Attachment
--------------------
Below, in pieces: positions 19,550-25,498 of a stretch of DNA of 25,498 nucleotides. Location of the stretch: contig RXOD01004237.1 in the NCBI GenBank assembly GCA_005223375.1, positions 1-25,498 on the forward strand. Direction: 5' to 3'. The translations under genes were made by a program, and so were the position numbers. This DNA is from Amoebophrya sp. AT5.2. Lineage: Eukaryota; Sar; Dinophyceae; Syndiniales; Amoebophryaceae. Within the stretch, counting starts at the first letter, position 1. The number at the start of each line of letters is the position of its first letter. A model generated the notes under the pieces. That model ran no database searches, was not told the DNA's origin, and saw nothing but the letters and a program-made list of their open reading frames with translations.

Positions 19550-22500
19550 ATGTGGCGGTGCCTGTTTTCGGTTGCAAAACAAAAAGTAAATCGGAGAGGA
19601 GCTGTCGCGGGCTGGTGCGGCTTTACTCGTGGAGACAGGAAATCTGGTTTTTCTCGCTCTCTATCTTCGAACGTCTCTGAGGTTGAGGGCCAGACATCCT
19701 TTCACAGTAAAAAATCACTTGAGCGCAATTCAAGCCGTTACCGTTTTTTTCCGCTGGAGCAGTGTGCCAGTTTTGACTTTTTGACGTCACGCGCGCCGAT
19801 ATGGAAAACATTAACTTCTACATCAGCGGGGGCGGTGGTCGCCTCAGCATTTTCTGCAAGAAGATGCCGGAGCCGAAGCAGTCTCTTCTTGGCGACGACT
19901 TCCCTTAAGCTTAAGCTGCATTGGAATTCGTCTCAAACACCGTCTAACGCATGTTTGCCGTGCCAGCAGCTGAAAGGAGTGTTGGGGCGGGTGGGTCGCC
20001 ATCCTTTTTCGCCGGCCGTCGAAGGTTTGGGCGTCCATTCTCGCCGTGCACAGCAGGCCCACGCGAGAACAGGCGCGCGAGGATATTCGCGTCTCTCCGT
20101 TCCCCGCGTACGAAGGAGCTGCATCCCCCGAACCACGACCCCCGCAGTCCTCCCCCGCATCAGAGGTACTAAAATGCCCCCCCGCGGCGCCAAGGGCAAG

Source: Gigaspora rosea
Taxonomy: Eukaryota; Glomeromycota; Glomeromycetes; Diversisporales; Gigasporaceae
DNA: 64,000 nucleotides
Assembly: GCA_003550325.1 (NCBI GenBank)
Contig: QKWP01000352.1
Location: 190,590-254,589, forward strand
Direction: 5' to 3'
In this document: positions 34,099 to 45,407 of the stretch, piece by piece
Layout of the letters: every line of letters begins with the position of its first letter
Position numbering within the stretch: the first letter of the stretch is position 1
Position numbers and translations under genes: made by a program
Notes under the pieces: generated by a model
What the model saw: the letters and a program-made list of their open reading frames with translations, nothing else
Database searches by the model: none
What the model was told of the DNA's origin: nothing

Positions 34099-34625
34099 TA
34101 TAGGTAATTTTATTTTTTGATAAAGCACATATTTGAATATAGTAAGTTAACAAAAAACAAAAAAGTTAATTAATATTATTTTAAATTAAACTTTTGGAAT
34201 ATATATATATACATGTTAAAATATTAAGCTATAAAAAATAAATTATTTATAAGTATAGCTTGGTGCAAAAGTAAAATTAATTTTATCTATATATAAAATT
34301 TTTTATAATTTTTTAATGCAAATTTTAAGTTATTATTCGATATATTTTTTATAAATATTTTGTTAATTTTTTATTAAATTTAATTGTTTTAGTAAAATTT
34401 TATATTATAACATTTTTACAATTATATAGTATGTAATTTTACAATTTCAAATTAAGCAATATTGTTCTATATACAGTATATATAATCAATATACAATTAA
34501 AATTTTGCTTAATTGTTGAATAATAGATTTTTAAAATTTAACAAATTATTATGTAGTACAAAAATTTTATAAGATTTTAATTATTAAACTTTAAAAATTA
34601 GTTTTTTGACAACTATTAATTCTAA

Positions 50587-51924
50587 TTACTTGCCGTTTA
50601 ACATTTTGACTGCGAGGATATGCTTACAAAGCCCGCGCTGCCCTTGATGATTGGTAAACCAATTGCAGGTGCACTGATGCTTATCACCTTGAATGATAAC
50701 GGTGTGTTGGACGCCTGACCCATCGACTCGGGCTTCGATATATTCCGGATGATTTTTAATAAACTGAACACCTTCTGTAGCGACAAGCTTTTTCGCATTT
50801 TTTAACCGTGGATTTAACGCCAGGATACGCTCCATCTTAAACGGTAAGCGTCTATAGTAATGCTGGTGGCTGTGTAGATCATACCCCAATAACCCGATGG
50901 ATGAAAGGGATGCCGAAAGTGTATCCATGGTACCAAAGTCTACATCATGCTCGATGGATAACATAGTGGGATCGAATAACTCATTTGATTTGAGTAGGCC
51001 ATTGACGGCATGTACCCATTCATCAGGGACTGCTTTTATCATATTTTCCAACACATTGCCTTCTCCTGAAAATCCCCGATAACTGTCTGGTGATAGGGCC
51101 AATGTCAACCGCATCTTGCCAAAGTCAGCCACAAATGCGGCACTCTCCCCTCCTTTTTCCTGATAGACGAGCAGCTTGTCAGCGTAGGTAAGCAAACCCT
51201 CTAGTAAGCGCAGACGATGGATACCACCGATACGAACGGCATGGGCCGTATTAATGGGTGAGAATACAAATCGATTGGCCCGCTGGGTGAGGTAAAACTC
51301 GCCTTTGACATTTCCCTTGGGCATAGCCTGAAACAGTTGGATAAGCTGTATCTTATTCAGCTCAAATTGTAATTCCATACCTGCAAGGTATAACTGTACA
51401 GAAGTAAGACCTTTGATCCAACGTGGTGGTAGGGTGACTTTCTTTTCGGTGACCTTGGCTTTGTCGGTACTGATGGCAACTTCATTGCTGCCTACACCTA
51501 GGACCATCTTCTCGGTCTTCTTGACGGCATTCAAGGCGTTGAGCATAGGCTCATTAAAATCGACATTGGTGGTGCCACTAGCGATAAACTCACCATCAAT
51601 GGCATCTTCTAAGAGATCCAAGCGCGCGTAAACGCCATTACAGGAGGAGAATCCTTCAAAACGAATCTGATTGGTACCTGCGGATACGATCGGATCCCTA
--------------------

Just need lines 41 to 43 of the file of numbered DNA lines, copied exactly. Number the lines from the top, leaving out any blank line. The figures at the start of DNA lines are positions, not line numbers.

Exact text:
51201 CTAGTAAGCGCAGACGATGGATACCACCGATACGAACGGCATGGGCCGTATTAATGGGTGAGAATACAAATCGATTGGCCCGCTGGGTGAGGTAAAACTC
51301 GCCTTTGACATTTCCCTTGGGCATAGCCTGAAACAGTTGGATAAGCTGTATCTTATTCAGCTCAAATTGTAATTCCATACCTGCAAGGTATAACTGTACA
51401 GAAGTAAGACCTTTGATCCAACGTGGTGGTAGGGTGACTTTCTTTTCGGTGACCTTGGCTTTGTCGGTACTGATGGCAACTTCATTGCTGCCTACACCTA